4th Floor, Woodrow Wilson Center

Bring Your Own Lunch (BYOL) Policy Roundtable "Taxing Fracking in the Shale Era" with Barry Rabe, PhD

“Taxing Fracking in the Shale Era: The Popular Energy Tax” 

With the rising importance of shale gas in state and provincial economies, there has been an increase in the taxation of these resources. Dr. Barry Rabe discussed his research into the taxation of fracking at the Canada Institute on September 1st, 2015. The issues of shale gas taxation are important to Canada and the United States due to the abundant nature of the resource in both countries.  However, with this rising importance come many questions. How to use these funds? What happens when governments realize they have large amounts of shale gas? Are these extraction taxes an alternative to a carbon tax?
It is these questions that are examined in Barry Rabe’s presentation.

“Petro-Populists and Severance Taxes”

It is clear that severance taxes, a tax on the extraction of non-renewable resources, are tremendously popular amongst voters. In states such as Alaska, a large amount of state revenue comes from the taxation of shale energy. Rabe uses Alaskan governors Sarah Palin and Jay Hammond as examples of petro-populists, who are politicians that believe resources belong to the public. This means the public has rights to part of the profits from these resources being extracted. Their positions on severance taxes are consistent with popular opinion in Alaska. This has proven true in Alberta as well where royalties have become an important aspect of both the economy and government revenue of the province. With this influx of revenue, Rabe notes there has been “some effort” taken to shift revenues from state to local authorities. However this has proven ineffective as state and many provincial governments are not taking this step. Largely, the adoption of local revenue collection is “very restricted.”

Trust Funds

Along with the severance taxes, shale gas extraction has led to the rise of state trust funds. There has been a rise in states beginning trust funds of this nature with West Virginia, Utah, and North Dakota in the last decade. Rabe’s states this recent rise in trust funds in these states can be attributed to “resource curse aversion, public resource ownership, and fiscal conservatism.” There is a history of trust funds in the United States with one such fund being set up in Texas before the Civil War. Texas’s trust fund and those set up in other states in the 1970s have proved both durable and popular. However, there have been questions on how states should set up these trust funds. Rabe focused on North Dakota which, after an extensive study of trust funds\ across the world, modelled theirs after Norway as it is considered the global leader in severance tax trust funds due to their sovereign wealth fund.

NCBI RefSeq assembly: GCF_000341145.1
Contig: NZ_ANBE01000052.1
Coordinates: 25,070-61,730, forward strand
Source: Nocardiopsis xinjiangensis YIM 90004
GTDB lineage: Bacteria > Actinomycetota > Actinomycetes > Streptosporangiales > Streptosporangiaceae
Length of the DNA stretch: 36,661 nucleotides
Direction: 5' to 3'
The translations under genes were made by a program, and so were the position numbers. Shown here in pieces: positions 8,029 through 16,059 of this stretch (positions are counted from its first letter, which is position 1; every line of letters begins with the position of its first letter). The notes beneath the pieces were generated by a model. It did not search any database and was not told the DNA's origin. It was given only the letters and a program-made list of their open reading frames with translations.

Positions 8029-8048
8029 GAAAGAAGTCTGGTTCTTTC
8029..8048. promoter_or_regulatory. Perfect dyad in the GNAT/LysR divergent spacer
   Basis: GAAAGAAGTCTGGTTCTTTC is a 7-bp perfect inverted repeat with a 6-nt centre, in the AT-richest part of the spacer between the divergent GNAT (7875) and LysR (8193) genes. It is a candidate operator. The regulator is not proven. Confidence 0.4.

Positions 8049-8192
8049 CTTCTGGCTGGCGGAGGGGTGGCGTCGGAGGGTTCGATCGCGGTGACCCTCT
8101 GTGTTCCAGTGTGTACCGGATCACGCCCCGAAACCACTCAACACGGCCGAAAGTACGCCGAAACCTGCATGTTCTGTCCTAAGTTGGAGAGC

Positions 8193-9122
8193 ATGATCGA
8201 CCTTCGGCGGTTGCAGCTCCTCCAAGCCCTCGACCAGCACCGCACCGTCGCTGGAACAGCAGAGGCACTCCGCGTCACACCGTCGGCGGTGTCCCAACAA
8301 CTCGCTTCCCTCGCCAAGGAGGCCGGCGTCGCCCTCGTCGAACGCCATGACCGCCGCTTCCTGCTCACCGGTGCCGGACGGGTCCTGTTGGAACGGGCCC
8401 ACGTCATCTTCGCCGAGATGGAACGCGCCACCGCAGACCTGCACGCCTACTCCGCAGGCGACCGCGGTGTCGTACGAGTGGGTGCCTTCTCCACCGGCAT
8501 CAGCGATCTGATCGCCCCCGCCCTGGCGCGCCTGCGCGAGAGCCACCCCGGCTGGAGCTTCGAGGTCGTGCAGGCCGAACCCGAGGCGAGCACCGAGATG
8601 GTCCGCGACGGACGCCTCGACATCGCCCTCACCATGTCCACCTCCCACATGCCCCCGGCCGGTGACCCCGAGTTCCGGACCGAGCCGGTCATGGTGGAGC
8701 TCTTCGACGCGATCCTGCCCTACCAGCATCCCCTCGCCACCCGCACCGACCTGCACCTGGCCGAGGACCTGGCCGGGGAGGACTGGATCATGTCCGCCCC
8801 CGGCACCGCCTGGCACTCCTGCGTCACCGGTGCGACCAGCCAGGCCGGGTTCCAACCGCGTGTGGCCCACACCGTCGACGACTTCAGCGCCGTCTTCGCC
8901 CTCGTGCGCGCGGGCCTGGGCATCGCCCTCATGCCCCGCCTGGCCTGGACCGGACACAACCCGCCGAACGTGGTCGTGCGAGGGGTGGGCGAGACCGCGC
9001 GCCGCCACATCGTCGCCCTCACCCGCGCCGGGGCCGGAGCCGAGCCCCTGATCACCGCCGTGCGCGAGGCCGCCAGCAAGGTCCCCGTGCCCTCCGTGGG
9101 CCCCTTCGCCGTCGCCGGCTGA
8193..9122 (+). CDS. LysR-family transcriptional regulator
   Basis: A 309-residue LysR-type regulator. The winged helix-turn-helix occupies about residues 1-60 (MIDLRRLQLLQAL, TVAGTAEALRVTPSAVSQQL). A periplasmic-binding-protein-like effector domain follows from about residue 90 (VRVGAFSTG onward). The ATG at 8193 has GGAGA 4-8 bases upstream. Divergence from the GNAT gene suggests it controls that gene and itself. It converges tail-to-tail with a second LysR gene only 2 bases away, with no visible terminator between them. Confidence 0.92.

What to do?

In Rabe’s presentation, both severance taxes and trust funds raise numerous questions such as; are these developments flukes, or are they a way to address boom/bust cycles in resource extraction. Should the revenue from severance taxes be used to fill state budgets or saved to deal with “shale development negative externalities?” While there was hope that the rise of shale gas would be similar to the oil boom of the 1970s, it has not proven to be the case with constant new complexities in shale that require the investment to remedy. Additionally, Rabe questions if extraction taxing is a viable alternative to a carbon tax due to its unpopular nature. There are also implementation issues as many U.S. states do a good job on the fiduciary side of this issue, but long term planning is far more difficult. Rabe’s presentation brings up more questions about shale gas taxation. In the end, state and provincial governments have the responsibility of determining how to answer these questions.


Barry is currently a Public Policy Scholar at the Wilson Center.